The Greek Orthodox also makes great pains to try and differentiate their prayer practices from other mantras and to try and maintain that the invocation of God’s name is not “magical” in motivation. [14]

There is also the issue of Matthew 6:7, “don’t use vain repetitions.”

The typical Orthodox parrying on this point is all very bad. They mostly try to do so by pointing to the fact you are breaking these commands in a “Christian context.”

A thin gloss.

Important Question: Psychosomatic Prayer Exercises?

Linked closely to the Hesychasm are the breathing exercises. Orthodox spiritual leaders have proscribed such mostly to aid the person praying to achieve greater awareness.

According to Johnson, the typical patterns are:

  1. say the first half of the prayer on inhalation
  2. the second on exhalation
  3. or say the entire prayer during both.[15]

There are even further instructions ranging from say the prayer as fast as possible all the way to try to synchronize the heartbeat to the prayer so that the body’s rhythms inhabit the practice.[16]

From the latter practice, the prayer has even gained the name The prayer of the Heart. 

These practitioners believe:

[…the words of the prayer will usually spontaneously conform to the body’s rhythms in a natural and unforced way. The aim of this is to bring the prayer from the mind into the heart with the breath and letting it stay there to work on the heart for a few seconds before exhaling. Eventually, the heart will begin to pray automatically, but only by the grace of God. Whereas there is much effort involved in the first two stages of prayer, prayer of the heart is said to be strictly a matter of grace.][17]

Still at least practical

Saint John Ethiopian icon
Saint John; Unknown; Ethiopia; about 1504 – 1505;

There are also recommendations given to neophytes about posture. Contrary to the traditional Greek Orthodox pattern of Praying/ Worshiping while standing, practitioners of Hesychasm prefer sitting.[18]

Johnson says some sources stress sitting in a low stool, legs straight, and head bowed forward. The place the head low on the chest so you look at your belly button.[19]

Fun fact: this strange posture led opponents of the movement to label the practitioners of this method with the epithet omphalopsychoi (Ones with their souls in the navels).[20]

Symeon’s method/ Palamas

The last physical-mystical aspect of Hesychasm is the practitioner’s goal of seeing the divine light.

This was first popularized by Symeon the New Theologians mystical writings in the eleventh century. But it was truly championed by a Monk named Palamas in the fourteenth. [21]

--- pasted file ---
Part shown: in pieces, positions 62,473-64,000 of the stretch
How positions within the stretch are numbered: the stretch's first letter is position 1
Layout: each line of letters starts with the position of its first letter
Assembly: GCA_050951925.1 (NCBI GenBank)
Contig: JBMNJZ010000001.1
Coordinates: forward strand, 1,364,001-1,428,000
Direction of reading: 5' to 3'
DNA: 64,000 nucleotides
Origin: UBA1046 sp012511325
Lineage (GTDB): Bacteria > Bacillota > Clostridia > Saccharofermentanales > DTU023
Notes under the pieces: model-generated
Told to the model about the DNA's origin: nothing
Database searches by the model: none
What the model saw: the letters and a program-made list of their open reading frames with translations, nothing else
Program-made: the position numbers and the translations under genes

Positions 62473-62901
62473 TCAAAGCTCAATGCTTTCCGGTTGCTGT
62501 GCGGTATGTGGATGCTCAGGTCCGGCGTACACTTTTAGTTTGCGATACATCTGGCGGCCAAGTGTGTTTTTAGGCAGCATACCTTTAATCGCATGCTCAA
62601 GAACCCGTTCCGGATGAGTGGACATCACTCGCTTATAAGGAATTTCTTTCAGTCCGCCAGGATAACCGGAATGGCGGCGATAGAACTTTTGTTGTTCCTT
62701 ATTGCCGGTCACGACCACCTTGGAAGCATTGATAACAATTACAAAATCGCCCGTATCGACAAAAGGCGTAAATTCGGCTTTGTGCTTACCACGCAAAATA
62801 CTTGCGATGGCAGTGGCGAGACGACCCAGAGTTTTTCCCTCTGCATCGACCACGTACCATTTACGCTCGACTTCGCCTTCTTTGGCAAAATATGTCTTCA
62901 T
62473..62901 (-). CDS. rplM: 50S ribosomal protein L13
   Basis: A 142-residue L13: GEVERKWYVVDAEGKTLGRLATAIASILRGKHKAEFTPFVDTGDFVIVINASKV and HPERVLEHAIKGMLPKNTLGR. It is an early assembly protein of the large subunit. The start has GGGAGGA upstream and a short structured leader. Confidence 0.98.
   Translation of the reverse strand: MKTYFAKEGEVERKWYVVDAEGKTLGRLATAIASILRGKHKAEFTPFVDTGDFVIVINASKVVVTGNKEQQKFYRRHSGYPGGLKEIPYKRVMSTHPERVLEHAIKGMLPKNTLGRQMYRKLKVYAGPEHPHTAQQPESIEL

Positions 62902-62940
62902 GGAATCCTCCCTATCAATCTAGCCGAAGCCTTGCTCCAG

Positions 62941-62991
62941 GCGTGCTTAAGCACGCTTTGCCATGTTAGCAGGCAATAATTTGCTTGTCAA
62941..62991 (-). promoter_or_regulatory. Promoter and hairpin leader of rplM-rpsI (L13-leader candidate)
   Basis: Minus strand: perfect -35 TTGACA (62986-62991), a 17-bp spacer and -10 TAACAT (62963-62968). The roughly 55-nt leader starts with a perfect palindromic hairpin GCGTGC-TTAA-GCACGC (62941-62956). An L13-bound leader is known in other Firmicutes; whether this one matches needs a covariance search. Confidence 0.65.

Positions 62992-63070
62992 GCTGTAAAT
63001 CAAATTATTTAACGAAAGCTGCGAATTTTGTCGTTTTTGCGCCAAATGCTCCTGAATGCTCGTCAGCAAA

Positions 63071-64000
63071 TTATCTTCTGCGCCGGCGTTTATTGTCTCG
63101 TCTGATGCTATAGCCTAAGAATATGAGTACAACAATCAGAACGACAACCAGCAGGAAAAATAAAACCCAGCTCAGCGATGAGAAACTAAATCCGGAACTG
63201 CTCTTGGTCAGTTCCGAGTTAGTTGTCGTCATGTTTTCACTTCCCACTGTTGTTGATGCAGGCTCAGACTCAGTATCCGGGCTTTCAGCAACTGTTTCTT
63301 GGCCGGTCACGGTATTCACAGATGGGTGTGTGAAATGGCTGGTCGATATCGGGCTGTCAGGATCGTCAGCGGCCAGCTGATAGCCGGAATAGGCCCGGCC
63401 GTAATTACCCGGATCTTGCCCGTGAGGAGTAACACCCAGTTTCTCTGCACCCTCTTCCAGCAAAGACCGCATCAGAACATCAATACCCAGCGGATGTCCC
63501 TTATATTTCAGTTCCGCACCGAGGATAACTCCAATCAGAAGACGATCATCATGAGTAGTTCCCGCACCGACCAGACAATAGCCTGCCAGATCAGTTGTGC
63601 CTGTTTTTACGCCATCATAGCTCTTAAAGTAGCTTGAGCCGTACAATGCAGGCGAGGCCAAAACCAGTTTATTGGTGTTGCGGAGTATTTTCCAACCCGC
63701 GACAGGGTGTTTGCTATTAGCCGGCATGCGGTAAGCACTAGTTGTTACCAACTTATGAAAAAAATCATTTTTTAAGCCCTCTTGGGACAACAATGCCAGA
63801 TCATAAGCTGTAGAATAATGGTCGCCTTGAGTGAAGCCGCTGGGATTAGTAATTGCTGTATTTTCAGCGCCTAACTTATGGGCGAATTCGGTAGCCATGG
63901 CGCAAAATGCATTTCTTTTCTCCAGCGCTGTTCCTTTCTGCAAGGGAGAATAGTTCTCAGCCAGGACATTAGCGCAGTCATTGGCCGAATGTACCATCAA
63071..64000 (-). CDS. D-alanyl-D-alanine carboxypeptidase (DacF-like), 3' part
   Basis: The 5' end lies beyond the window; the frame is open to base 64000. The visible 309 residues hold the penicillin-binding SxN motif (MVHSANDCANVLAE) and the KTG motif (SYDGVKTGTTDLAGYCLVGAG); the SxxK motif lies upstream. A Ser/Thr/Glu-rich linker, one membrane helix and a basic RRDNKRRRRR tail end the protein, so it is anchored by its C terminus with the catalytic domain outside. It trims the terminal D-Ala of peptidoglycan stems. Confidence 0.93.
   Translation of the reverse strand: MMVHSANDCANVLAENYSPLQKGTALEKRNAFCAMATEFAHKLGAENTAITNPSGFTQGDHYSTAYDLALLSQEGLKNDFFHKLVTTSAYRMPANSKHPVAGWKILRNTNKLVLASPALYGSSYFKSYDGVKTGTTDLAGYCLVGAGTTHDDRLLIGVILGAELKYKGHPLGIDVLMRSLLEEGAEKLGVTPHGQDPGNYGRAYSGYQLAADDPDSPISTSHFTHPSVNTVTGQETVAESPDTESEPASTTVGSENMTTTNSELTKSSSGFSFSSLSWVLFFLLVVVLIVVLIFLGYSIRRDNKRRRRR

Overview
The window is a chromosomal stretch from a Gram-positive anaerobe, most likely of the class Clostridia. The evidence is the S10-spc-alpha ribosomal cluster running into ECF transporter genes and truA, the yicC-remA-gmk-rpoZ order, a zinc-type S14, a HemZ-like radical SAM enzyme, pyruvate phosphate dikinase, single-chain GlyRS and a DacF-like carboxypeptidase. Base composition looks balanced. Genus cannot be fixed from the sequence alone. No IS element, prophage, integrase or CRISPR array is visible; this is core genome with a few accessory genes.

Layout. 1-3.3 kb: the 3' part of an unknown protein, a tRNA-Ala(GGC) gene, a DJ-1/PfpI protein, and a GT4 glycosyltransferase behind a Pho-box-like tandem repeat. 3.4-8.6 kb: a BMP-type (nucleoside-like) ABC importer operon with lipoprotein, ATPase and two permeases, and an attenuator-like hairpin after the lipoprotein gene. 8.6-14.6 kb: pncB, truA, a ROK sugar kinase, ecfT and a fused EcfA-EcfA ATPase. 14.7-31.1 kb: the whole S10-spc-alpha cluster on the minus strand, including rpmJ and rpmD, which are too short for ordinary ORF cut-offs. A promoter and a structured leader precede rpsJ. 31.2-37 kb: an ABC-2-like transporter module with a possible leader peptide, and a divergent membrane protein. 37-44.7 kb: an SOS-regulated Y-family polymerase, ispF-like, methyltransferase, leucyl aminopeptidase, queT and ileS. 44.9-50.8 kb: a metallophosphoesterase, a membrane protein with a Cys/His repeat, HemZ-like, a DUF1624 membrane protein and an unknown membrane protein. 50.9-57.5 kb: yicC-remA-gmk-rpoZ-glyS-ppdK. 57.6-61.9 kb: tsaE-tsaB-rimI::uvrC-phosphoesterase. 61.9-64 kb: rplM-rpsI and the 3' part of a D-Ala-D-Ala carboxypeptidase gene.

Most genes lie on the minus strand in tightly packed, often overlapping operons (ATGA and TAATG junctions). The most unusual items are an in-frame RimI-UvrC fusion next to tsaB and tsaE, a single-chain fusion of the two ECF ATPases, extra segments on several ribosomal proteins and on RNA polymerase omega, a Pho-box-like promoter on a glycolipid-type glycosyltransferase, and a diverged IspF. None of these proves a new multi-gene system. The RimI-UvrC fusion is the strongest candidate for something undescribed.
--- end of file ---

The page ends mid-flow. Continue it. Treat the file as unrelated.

What they believed

Historians indicate that this theology grew around the use of the belly staring method. What changed was the motivation. Instead of being used to internalize the Jesus prayer, the new method said the posture was used to see the light which shone around Christ at his transfiguration.[22]

According to Greek Orthodox apologist Georges Florovsky, ‘Palamas believed this light is a visible sign of grace and action on God’s part, because God does not leave the phos aprosition or light inaccessible when he approaches a believer.’[23]

The light itself was not the final goal of these new Hesychasts. They saw the light as a sign of progress towards their ultimate goal of unity (by internalizing the prayer) with God inline with the Greek Orthodox understanding of Theosis.[24]

I’ll leave you to draw your own conclusions here; it sounds to me like there were blood-preasure/ physical causes by such an uncomfortable pose.

The Historical Controversy from the West

The Transfiguration Orthodox Art
The Transfiguration; Unknown; Nicaea, Turkey; early 13th century, Courtesy Getty Open Project

In many works on Mysticism or Spirituality, even those that go into great detail, the Hesychastic movement within the eastern churches is bypassed.

Western Christian writings, if they mentioned it at all, mention it only in reference to the theological struggles it precipitated. In fact, the western definition of Hesychasm is so entangled with the notion of a minor theological conflict that the conflict bears direct consideration.

Latourette, a western scholar, states that the controversy about Hesychasm centered on the idea of viewing the divine light:

[In its defense it was urged that the light was not the divine essence, for God Himself could never be seen by man, but that it was an operation or agency of God, divine Grace. The critics contended that such a light could only be of the essence of God and that to separate the essence [of God] from the operation [of God] was to be guilty of falling into the error of believing in two Gods.][25]

The fight was especially nasty because of cultural differences. The opponent of Palamas was not a fellow Greek Orthodox monk, but a Catholic from Italy named Barlaam.[26] Because of that cultural difference, Latourette states that the Hesychasm debate became nothing but a staging ground for airing the widening hostilities between the fourteenth century churches. [27]


 

The Historical Controversy from the East

Reaching out beyond the west to the eastern voices, I found that they viewed the debate as far more concerning the core of Hesychasm, the Jesus Prayer included. They really were not worried about the “seeing the light/”